Sniffing Out a Website Scam

A few weeks ago, I wrote an entire post dedicated to cool items I’ve discovered thanks to Instagram ads. However, this week my wife and I had a slightly different experience on the platform — one that almost led us right into a potential scam.

To set the stage without getting into too much detail, my wife was looking on Instagram and saw an advertisement in her Stories about a site that was allegedly liquidating one of their product lines. As they noted, to do this, they were offering some of their duffel bags for “free,” with customers only covering the shipping and handling. Now, I know what you’re thinking and, yes, we were already quite skeptical to begin with. However, when we arrived on the site, it didn’t look half bad and there were other bags that, while discounted, weren’t the “free” ones that had been advertised. So maybe it wasn’t too good to be true after all? (Narrator: “It was.”)

Before getting our hopes up and certainly before entering any of our personal information, we decided to take a few additional steps to see if everything was on the up and up. As it turns out, it’s a good thing we did. If you find yourself in a similar situation and want to avoid falling for such a scam, here are three quick things you can do:

Search for reviews

The first thing I would do if you’re skeptical of a website is to look for user reviews. Now, I actually tend to hate most online reviews as I find them to either be bitterly and unfairly negative or suspiciously and uniformly positive with little in between. Still, the practice of seeking out these reviews should at least help give you a better idea about whether or not you’re walking into trouble.

Incidentally, when I practiced this step, I came across something more concerning: little mention of the company whatsoever. Obviously, this can be an even larger sign that something is off and that you might want to put your credit card away.

Scrutinize their social media

One of the ways I’ve seen fake news outlets fool people in my Facebook feed is by having a domain that’s remarkably similar to an actual, credible news outlet. Similarly, just yesterday I saw a hoax going around from a Twitter user that changed their display name and avatar to mirror SportsCenter, with few noticing that the username was quite different. I mention this because, initially, I thought perhaps the site I was seeing was merely ripping off a known brand. Thus, I went to look for the real brand’s social accounts and check their profile to see if the URLs matched up.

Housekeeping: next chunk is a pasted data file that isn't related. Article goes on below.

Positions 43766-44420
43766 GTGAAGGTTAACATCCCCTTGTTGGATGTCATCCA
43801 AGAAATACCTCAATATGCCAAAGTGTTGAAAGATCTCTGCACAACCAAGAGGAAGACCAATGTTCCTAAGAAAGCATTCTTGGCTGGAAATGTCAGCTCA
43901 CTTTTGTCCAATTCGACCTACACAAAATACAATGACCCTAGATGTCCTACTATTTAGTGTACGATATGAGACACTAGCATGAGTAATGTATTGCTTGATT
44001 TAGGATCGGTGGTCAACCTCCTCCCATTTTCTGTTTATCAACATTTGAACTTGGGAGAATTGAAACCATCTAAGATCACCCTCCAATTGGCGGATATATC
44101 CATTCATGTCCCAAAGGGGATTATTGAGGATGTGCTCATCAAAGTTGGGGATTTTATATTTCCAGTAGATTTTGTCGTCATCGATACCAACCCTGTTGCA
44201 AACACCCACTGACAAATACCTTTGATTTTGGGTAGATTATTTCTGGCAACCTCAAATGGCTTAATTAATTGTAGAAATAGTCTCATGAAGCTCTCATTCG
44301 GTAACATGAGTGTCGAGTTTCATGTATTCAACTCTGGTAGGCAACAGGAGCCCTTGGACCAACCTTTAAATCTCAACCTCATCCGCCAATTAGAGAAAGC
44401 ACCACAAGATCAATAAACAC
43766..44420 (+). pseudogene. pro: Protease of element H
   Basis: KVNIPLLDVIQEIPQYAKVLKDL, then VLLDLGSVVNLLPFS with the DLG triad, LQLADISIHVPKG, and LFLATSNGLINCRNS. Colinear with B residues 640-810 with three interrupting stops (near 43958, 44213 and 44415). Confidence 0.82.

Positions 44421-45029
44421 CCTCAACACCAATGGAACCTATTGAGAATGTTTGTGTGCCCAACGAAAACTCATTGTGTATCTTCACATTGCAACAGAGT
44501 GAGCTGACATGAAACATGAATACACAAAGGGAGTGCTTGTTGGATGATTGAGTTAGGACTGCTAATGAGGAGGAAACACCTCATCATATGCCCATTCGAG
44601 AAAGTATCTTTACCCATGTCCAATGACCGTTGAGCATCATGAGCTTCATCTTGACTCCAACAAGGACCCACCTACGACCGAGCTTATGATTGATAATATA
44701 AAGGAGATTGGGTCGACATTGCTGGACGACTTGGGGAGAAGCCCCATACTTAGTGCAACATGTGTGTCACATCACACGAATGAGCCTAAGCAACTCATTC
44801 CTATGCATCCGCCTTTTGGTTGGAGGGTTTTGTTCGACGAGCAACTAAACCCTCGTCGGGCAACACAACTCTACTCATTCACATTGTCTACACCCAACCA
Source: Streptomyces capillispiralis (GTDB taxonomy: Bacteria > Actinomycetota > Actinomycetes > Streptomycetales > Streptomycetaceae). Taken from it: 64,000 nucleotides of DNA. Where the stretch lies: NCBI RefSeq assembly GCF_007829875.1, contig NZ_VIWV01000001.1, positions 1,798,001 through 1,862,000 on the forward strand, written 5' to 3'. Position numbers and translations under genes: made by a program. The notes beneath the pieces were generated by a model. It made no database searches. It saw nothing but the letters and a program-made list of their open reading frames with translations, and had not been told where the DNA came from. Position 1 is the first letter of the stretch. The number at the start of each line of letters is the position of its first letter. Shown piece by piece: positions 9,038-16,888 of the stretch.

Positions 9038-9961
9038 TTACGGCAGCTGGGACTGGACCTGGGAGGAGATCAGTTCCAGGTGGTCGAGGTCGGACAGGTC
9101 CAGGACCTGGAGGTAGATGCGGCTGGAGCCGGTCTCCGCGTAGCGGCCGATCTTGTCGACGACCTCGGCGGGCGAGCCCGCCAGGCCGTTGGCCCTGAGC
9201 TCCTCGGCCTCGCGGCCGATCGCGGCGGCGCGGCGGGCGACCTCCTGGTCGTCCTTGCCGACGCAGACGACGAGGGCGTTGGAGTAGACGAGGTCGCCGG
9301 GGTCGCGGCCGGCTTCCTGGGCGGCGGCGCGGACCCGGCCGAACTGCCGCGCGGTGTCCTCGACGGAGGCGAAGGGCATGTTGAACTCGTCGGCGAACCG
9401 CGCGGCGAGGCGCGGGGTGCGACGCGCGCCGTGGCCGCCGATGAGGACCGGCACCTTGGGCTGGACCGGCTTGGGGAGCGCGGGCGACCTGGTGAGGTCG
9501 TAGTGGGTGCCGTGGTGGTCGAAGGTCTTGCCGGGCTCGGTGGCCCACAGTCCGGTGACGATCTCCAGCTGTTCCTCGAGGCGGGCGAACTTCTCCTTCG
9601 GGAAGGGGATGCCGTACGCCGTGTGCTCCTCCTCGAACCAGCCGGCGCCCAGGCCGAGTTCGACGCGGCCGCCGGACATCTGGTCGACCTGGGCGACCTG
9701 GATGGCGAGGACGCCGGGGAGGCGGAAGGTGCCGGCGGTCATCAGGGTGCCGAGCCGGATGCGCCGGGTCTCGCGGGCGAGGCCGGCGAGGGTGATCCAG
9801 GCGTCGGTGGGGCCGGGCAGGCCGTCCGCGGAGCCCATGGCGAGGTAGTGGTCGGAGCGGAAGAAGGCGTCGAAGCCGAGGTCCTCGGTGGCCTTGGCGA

As I noted, this plan proved problematic since I couldn’t find much about the brand on the Internet or social media. However, I did find it curious that the site I was looking at didn’t have any social account links on their homepage. But, of course, we did find the site via an Instagram ad in the first place, so we looked on there. Once on their IG profile, we realized they had only posted a few images — and all of them in recent days. This brings me to my last point…

Check their website registration

Another easy way to see if a site might not be legit is to look up their domain registration. This can be done on a number of websites but I typically use Once there, just enter the domain you’re looking for and hit “lookup.”

In this case, what I think is the most telling bit of info is the “Created” date. Oftentimes these scam sites do get shutdown quickly or choose to hop around, so a freshly-created site may be a red flag. Sure enough, when we were investigating the site we had questions about, we discovered that it had been registered just a day prior to when we were viewing it. That was really the final straw for me.

So, was the site we were looking at a scam? Well, it depends on your definition of “scam.” When I was searching for more info on the company, the only thing I came across was a Reddit thread about similar-sounding sites but with slightly different URLs. One user on there said that, as I expected, the shipping cost on the item was extremely high but that they actually did receive a product. Thus, the going theory among those Redditors was that these sites were run by drop-shippers trying to make their cheap wares seem of higher quality while also getting people to somehow overpay for what was supposed to be a “free” item. If true, I suppose that’s better than just taking people’s money and giving them nothing in return… but it’s definitely still shady.

Ultimately, while I’m sure we would have bailed when we saw the shipping price regardless, I’m glad we took the time to dive a little deeper before we entered any of our information. By the way, we also attempted to flag the ad and account for Instagram just in case these practices go against their policies. Still, while it would probably behoove IG to clean up trash like this from their platform, it’s ultimately up to you to sniff out these scams and keep yourself safe.


Kyle Burbank

Kyle is a freelance writer and author whose first book, "The E-Ticket Life" is now available on Amazon. In addition to his weekly "Money at 30" column on Dyer News, he is also the editorial director and a writer for the Disney fan site and the founder of

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